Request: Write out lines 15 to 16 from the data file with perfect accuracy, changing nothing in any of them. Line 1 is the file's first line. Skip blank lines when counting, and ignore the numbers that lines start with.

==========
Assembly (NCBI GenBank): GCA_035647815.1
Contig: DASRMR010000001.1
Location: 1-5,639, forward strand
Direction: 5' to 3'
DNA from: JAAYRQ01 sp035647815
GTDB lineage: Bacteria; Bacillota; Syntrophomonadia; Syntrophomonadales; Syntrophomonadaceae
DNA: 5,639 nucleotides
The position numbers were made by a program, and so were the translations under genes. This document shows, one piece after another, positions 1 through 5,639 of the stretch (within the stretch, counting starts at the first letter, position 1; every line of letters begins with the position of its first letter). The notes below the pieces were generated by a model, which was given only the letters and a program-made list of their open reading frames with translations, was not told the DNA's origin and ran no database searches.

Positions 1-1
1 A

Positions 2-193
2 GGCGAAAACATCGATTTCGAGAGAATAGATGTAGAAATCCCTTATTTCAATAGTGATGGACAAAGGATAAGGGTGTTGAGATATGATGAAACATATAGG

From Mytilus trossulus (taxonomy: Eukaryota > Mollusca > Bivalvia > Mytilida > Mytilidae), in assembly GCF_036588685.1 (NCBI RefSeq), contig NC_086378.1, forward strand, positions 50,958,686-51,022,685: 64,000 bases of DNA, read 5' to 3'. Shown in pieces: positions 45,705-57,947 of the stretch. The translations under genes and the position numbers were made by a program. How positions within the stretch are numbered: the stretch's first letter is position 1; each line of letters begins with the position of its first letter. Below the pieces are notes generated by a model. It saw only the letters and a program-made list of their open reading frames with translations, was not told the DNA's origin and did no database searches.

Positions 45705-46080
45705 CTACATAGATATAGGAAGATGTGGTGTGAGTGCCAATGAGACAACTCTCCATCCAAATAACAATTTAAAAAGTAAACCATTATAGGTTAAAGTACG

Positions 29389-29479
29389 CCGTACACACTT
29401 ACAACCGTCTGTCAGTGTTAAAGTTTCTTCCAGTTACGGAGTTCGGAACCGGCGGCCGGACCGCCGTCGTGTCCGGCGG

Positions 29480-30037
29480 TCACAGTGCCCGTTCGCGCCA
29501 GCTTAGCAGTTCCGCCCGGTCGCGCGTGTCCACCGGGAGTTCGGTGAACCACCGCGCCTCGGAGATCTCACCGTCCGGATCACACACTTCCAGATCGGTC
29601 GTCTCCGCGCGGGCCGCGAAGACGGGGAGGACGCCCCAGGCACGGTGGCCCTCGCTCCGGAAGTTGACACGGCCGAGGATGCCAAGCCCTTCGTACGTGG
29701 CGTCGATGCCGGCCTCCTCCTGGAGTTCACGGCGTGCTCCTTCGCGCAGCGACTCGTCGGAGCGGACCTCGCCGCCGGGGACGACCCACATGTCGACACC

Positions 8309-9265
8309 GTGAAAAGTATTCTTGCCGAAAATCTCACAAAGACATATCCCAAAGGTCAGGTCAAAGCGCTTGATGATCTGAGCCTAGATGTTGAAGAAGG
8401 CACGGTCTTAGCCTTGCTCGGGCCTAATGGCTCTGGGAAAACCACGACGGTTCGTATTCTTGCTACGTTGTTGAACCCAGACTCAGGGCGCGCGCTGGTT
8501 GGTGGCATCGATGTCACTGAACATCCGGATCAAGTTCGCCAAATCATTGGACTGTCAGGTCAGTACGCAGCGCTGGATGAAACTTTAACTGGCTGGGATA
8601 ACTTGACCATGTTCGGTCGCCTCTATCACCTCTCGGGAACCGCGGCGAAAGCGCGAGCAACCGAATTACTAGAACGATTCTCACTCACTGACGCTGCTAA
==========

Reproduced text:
45705 CTACATAGATATAGGAAGATGTGGTGTGAGTGCCAATGAGACAACTCTCCATCCAAATAACAATTTAAAAAGTAAACCATTATAGGTTAAAGTACG

Positions 29389-29479